The Big Bank Bloodbath

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In an eerie flashback to 2008, big banks have been turned into ground beef this week. Every major U.S. bank closed below book value on Wednesday:

Bank

Price-to-Book Value

1-Month Decline

Bank of America (NYS: BAC)

0.33

(32%)

Citigroup (NYS: C)

0.47

(31%)

Wells Fargo (NYS: WFC)

0.96

(15%)

JPMorgan Chase (NYS: JPM)

0.77

(11%)

Sources: Capital IQ (a division of Standard & Poor's) and Google Finance.

This is rare. The last time the banking sector saw pessimism this broad was early 2009, when many thought big banks -- particularly BofA and Citigroup -- were about to be nationalized.

When a bank trades below book value, the market could be saying a few things. Either it believes management is overstating the value of the bank's loans, that the bank won't be able to earn an adequate return on those loans, or that the bank will have to raise new capital, thus diluting existing shareholders.

The recent sell-off has probably been driven by all three. Investors have questioned how banks have been valuing their loans ever since accounting rules were changed in 2009. Most big U.S. banks also have significant exposure to Europe, whose banking system is being rocked by rumors and panic. To deal with these problems , U.S. banks may have to raise more capital in the near future -- an expensive proposition now that share prices have plunged.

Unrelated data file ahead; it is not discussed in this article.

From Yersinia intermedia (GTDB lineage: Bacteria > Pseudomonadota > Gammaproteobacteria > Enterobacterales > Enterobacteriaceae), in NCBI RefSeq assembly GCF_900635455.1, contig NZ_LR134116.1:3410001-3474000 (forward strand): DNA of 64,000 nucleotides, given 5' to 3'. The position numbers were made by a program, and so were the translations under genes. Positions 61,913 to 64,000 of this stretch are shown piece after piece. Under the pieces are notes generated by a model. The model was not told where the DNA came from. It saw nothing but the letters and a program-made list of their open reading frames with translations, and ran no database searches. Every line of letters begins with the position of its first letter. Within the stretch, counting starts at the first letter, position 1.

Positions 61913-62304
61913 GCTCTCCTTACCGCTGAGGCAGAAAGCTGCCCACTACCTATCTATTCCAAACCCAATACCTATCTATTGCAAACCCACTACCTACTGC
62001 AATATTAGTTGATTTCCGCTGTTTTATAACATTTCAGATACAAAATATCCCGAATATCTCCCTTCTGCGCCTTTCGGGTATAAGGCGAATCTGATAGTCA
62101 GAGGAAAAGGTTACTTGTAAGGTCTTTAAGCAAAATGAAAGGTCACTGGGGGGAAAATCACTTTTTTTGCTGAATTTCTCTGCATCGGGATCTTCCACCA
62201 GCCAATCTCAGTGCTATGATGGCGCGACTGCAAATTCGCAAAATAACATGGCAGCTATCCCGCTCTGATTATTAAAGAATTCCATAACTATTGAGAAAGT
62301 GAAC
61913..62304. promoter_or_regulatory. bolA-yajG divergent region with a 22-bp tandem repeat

But none of this is definite. The market is reacting to fear and speculation. Of the four major banks, Bank of America seems like the only one that might truly need to raise capital. And even there, no one knows for sure. On a conference call yesterday, BofA CEO Brian Moynihan stressed that the bank does not need to raise new capital. That was somewhat reassuring, but there's an unwritten rule in banking: The first sign that a bank needs to raise capital is when its CEO feels the need to convince investors otherwise.

No one knows how this might end. All big bank stocks may very well be a bargain at these prices, particularly the more high-quality names like Wells Fargo and JPMorgan. But with the wounds of 2008 still fresh in investors' minds, will bargain hunters step up to the plate? We'll see.

At the time this article was published Fool contributorMorgan Houselowns Bank of America preferred stock. Follow him on Twitter @TMFHousel. The Motley Fool owns shares of JPMorgan Chase. The Fool owns shares of and has created a ratio put spread position on Wells Fargo. The Fool owns shares of and has opened a short position on Bank of America. Try any of our Foolish newsletter services free for 30 days. We Fools may not all hold the same opinions, but we all believe that considering a diverse range of insights makes us better investors. The Motley Fool has a disclosure policy.

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